Promoting a Just Economy to Strengthen Families:
According to Maradiega, a key component of Francis’ message with be stating his belief that efforts to strengthen the middle class and the poor in particular is vital to strengthening families.
Maradiaga noted that:
The (free) market economy is not complete. We need a social market economy. This is the big contribution of the Catholic faith to the system — to try to have this social component that will bring more justice to the system. It is not fair that a system that is producing so much richness could walk side by side with so much poverty.
Protecting the Environment:
The Pope’s views on the environment and climate change have been made quite clear and, according to Religious News Service, “Francis is going to publish a major teaching document on the environment ahead of his U.S. visit, and observers expect the encyclical to accept the reality of climate change and mankind’s role in it, and to call for action to address the dangers.” This forthcoming document has “led to the consternation of many conservatives who have been trying to blunt the document’s impact even before it is published.”
Maradiaga stated, “Do not expect statistics or numbers or theories” in the encyclical. “He will go directly to the responsibility of all the baptized, especially with creation. Because all of us have responsibility,” adding, “I am clear. We cannot continue playing with creation and contaminating the Earth.”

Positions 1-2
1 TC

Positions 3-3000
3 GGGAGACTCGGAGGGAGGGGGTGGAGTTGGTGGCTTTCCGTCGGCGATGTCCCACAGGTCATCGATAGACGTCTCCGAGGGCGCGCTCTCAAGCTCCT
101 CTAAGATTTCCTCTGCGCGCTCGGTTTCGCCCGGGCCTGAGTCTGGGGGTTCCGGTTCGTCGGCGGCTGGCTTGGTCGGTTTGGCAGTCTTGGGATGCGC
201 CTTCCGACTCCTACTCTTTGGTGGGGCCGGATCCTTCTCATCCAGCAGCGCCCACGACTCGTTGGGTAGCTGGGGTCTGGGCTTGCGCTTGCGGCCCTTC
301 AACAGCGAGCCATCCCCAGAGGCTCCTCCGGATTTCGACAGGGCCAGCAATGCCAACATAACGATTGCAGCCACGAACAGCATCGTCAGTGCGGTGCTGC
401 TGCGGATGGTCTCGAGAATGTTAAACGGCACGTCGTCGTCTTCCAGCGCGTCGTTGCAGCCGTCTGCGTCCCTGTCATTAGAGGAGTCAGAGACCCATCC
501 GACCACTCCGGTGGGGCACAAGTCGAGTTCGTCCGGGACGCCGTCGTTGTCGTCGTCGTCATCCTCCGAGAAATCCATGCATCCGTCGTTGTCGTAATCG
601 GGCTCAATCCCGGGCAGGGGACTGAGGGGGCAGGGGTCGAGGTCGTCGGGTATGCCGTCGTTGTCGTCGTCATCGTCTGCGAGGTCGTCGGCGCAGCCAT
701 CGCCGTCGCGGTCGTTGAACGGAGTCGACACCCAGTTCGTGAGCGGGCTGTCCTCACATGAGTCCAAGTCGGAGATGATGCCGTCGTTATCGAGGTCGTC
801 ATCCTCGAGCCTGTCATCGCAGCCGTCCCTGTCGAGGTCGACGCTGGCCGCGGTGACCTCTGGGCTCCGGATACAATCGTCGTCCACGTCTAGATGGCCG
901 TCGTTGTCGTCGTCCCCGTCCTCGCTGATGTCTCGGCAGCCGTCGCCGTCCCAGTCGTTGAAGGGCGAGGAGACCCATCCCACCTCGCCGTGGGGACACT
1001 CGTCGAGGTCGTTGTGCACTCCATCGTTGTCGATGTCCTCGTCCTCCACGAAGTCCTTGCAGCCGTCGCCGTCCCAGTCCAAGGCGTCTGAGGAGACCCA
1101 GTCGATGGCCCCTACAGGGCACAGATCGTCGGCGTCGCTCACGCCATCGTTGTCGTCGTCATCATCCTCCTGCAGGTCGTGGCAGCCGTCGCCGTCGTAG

Fighting Partisanship, Putting the Church First:
Perhaps one of the most bitter pills for Republicans will be the Pope’s message to put Church first above politics. According to Maradiaga,
For many Catholics, first is the political party, then is the church. I see this in some attitudes of citizens who are first Republicans or Democrats. Then comes Catholicism. This is a big problem. Because we have to put everything in order. God is first, then all other human institutions.
Promoting Dialogue, not Ideology:
World Religion News reported that “perhaps the most-bitter pill for Congress to swallow will be Pope Francis’ challenge for all to encourage dialogue, not simply promoting ideology.”
According to Maradiaga,
One of the conditions for a true dialogue is to have peace in your soul, peace in your personality, to be persons of peace. But when you are in the trenches, trying to defend ideologies, you’re not capable of a true dialogue.
Even the congresspeople can listen to other voices, to counsels, to advisers. It’s a human attitude that we have to develop. The one who receives advice commits less errors and is not mistaken. The one who does not like to listen to advice will have a lot of trouble. So I think the Congress will receive very well the advice (of the pope) — even if there are some things that will not be comfortable.
Religious News Service concluded their report, noting that at a recent mass, Maradiaga added an impromptu supplication to the prayers during the liturgy: “Let us pray for the visit of our Pope Francis to the United States,” he intoned. “It won’t be easy, but it will be a great blessing.”